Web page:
Is it better to contrast or match the colour? If one wants to create an understated and subtle appeal, then going for a similar colour shawl is better as it doesn’t overpower the outfit. Whereas, if it’s a plain black kurta, adding a contrasting shawl will uplift its appearance and add a pop of colour to it. A shawl is the best accessory to add to one’s attire on chilly days. It instantly elevates the look and almost all age groups can carry it.
“Our hand painted shawls when worn over a sari just exudes elegance. We also have shawls with Zardosi and Parsi gara work that can be worn in a contemporary manner such as belting it up to give it a unique silhouette and a modern twist,” says Jaju.
Reasons for buying
Retailers generally plan their inventory one year ahead as it takes anything from a month to two years to make a piece, depending upon the intricacy of work. Luckily for them, nothing goes out of fashion as each piece is timeless. If it doesn’t sell one season, it will sell the next or find takers in the export market.
So, what are the right reasons for buying a shawl? It is investing in a thing which can be passed on to your sons and daughters. Weddings are the big reason why people buy shawls apart from honouring someone in cultural events. Retailers share that there are two kinds of customers – while 40 per cent of customers are the loyal customer base who invest in upgrading their wardrobe with one expensive shawl each year, the rest 60 percent buy as per the occasion in the family such as weddings, anniversaries and milestone events.
Anybody who wants to start on with investing in a good shawl must begin with Kanis (Rs 80,000-1,50,000) as these are a must-have in a wardrobe shawl and are versatile and colourful, says Bhuvan Ahuja. The classic staples that rule are Jamawars and it is for the person who appreciates the karigari or the artisans work because the finer you go in the stitch, the pricier it gets.
At Ahujasons, one of the most popular techniques is the kalamkari one, which is hand painting on Kashmiri pashmina fabric and then hand silk embroidery on top of that. Says Bhuvan Ahuja, “When it comes to designing our shawls, we take our inspiration from history, especially the Mughal era, the Persian dynasty, the British dynasty. We tend to focus on heritage rather than abstract designs.” He shares the younger lot love their “tree of life, rangoli collection which is an adaptation of rangoli colours and motifs during Diwali, the sheesh mahal inspired design that uses mirror to create geometrical designs with motifs in between patchwork, the papier Mache-inspired from Kashmir which has detailing of every single motif.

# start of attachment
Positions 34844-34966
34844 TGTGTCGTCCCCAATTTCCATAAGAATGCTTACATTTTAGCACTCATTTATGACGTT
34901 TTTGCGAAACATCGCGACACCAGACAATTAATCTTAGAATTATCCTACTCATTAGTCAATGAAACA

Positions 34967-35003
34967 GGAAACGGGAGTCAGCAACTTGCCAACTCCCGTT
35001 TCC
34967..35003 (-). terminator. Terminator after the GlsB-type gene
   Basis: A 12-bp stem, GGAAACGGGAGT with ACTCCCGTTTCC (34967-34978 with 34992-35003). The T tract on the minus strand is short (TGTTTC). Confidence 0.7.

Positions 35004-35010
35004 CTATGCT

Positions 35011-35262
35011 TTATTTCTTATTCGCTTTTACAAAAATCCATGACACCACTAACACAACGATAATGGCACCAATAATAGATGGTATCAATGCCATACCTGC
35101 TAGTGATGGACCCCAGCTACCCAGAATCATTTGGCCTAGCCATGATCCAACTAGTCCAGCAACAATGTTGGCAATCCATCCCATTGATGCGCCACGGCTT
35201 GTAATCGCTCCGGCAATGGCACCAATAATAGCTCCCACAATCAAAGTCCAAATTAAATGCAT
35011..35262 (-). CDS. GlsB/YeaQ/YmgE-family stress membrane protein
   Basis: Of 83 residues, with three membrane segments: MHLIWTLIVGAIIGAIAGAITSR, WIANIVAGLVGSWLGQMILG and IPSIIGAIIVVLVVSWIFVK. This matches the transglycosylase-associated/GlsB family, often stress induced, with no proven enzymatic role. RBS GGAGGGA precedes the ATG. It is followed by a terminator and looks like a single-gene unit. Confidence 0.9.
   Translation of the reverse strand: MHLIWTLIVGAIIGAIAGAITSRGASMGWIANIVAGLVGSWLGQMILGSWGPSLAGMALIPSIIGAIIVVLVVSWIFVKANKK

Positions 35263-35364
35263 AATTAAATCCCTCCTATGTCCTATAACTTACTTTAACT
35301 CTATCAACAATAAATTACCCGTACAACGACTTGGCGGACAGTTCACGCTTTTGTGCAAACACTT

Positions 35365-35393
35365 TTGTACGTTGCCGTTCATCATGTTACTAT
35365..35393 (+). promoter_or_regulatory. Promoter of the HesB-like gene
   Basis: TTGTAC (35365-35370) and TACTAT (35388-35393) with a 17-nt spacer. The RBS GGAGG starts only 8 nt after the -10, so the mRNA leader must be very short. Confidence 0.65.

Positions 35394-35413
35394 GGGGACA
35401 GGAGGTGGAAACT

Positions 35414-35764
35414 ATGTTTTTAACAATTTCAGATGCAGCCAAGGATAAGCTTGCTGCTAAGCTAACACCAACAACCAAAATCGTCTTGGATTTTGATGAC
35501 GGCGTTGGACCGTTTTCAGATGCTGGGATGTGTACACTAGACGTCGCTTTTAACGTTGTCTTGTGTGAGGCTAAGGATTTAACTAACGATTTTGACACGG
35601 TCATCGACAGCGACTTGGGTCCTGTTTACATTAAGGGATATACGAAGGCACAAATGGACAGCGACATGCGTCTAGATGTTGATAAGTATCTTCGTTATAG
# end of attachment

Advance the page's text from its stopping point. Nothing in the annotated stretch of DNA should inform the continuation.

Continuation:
A little care goes a long way in promoting the longevity and texture of your shawl. Says Jaypore’s Shukla: “The wisdom of our grandmothers stays true to this, that shawls need to be delicately handled. They should be dry cleaned, stored carefully in separate muslin bags as they are most prone to moth infestations. It is best to keep them away from aromatic products including naphthalene balls.”
Here are some tips to maintain the longevity of your favourite pashmina shawls. Always take your shawl to a professional dry cleaner, as wringing or rubbing might damage the fine pashmina fibres in your shawl. When it’s summer, store your pashmina shawl in a muslin bag or cloth. Do not use plastic for long term storage as it could damage the beauty of your shawl. Contrary to popular belief, do not place naphthalene balls or cakes pressed against the wool of your pashmina shawl. Not only do they lead to a foul smell but also the chemicals in such products might end up damaging the texture of your shawl. Use steam while ironing wool and make sure you set the temperature setting to “wool” on your steam iron. Use standardised ironing equipment as overheating might harm your pashmina shawl. Like all expensive things, it is always advisable to get your pashmina shawl through a professional restoration process once in a few years.
Table: Indicative prices of shawls
|Type of Shawl
|Price Range (Rs)
|Handloom Pure Pashmina Shawl
Credit: Market Research